When the Air Conditioning Dies, You Notice!
It’s amazing when you realize how much we take basic ‘necessities’ like air conditioning for granted here in the 21st century.
I came home Friday to a sweltering apartment.
Charleston, South Carolina, often voted among the top cities in the nation — and even the world — to visit, packs a huge punch in the summertime.
The heat mixed with a tremendous dose of humidity can make it feel like you’re swimming in the air.
It’s great if you’re on the beach where the refreshing ocean is just a few steps away. But when the water isn’t that near, not so much.
The dog, a Rough Collie with a long coat, was even unhappier than I am. It’s a common belief that long-haired dogs like Collies should be shaved for winter, but it seems experts strongly disagree with that notion: the dogs with long-haired coats are able to better regulate how warm and how cool their bodies are thanks to their coats the way they naturally are. Shaving a long-haired dog interrupts the dog’s ability to self-regulate its body temperature, so I never shave him when the weather is warm.
But still, it was clear from all the panting that he was not particularly pleased with this situation.
Fortunately, a call to the maintenance team was returned right away — in Charleston, a lack of air conditioning on a day when the temperature is greater than 80 degrees is actually considered a legitimate emergency.
The maintenance man said the fan on the compressor had died, which made the compressor shut off to avoid overheating itself. He replaced the fan and within a few minutes, the temperature began dropping slowly. By the time I went to bed last night, the temperature inside the apartment was actually cool enough that I slept better than I had in a couple of days.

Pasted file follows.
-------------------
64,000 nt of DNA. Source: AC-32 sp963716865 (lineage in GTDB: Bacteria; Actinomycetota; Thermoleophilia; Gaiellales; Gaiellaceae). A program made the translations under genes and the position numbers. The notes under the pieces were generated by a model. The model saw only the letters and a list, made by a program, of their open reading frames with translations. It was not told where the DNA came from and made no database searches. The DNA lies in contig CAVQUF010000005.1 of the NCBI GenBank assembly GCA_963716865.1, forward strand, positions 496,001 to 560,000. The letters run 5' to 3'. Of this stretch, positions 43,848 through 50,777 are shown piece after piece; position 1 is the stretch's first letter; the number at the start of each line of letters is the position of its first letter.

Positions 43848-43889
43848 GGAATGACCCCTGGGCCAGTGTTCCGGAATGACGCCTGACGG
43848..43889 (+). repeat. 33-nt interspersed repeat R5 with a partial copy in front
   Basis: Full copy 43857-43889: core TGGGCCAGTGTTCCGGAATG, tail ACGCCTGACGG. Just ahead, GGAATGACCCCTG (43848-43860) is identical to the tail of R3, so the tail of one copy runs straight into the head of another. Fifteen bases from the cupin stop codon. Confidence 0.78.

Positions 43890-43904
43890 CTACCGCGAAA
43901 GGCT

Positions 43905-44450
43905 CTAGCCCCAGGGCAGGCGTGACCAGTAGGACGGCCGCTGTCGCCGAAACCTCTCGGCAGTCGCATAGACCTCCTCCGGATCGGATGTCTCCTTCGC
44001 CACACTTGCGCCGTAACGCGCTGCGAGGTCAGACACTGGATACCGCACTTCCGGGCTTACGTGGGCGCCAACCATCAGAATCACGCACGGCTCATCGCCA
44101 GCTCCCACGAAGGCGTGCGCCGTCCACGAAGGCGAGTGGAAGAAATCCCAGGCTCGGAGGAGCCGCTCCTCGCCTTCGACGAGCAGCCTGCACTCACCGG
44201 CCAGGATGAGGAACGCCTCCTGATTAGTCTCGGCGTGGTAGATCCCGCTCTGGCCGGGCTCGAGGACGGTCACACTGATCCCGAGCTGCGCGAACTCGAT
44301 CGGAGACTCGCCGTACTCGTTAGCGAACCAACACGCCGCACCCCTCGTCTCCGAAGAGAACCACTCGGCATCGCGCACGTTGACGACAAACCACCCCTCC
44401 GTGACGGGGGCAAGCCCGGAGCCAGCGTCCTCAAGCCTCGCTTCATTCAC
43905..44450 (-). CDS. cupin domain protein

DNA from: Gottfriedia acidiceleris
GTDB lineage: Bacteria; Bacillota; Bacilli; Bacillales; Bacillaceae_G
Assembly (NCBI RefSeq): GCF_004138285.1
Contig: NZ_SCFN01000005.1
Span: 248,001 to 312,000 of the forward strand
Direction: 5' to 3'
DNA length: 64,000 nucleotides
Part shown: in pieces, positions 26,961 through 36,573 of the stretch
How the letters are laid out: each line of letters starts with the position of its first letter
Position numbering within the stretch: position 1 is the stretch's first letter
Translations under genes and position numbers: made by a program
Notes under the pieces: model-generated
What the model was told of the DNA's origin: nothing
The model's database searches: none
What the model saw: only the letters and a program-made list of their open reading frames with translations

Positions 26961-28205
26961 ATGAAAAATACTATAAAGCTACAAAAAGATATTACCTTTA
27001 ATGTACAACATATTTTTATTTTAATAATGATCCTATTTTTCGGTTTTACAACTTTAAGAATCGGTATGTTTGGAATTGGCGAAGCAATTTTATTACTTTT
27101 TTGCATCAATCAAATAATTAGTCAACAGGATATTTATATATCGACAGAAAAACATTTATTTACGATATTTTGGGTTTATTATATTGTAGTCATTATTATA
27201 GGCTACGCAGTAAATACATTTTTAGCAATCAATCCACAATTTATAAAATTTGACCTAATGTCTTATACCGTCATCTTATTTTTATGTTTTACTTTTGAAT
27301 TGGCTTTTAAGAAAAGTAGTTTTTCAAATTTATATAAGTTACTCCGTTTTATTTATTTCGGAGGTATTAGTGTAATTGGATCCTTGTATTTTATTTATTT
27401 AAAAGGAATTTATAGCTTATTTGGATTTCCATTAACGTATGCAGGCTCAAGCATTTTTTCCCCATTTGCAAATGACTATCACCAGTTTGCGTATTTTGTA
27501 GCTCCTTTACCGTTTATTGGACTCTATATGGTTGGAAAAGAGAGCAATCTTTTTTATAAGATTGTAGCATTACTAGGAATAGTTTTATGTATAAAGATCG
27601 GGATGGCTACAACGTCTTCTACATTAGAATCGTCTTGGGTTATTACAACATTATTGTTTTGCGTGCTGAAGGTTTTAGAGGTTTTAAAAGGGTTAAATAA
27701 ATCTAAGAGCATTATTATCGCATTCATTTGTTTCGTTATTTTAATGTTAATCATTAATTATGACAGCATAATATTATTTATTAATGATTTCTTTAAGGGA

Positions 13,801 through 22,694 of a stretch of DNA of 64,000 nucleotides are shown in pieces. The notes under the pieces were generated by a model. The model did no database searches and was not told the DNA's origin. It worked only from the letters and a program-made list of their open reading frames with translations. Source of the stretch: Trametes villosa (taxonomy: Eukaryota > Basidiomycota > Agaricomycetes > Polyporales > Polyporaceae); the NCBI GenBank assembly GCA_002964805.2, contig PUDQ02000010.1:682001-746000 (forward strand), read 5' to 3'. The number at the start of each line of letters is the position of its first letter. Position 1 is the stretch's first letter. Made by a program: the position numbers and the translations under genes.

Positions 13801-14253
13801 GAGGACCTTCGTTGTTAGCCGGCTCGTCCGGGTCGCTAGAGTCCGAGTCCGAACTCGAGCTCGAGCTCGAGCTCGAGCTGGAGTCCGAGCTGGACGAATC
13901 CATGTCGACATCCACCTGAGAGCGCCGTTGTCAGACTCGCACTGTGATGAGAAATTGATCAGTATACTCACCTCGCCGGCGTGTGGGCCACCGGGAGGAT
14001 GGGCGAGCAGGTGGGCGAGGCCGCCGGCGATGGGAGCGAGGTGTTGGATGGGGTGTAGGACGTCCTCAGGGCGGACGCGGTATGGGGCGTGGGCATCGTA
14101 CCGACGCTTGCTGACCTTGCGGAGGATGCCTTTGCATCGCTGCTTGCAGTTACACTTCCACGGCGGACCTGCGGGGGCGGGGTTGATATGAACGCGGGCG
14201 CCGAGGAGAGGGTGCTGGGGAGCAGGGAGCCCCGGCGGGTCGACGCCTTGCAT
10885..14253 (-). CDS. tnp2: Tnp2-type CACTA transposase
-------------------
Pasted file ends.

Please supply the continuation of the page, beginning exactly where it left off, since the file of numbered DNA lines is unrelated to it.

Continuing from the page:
I guess I had assumed the warmer temperatures I’d been feeling those nights were just because it was that hot outside and the air conditioning inside just couldn’t keep up. Until it felt that the air conditioning had surrendered to the heat completely, it didn’t dawn on me that there might actually be a mechanical problem involved in the situation.
Air conditioning as we know it today was the result of chemical advances in the 19th century, but as far back as the 1750s, Benjamin Franklin and Cambridge University chemistry Professor John Hadley conducted experiments about cooling objects with evaporation.
The first large-scale electrical air conditioning unit was created by Willis Carrier in 1902. The Carrier brand is still a well-known brand in the air conditioning business.
Most of us who are around today grew up with air conditioning.
The lack of it, even these days, can often lead to death during extreme heat waves.
Sometimes, it just takes a brief absence of something to which we’ve grown accustomed to remind us of one more thing we have to be thankful for.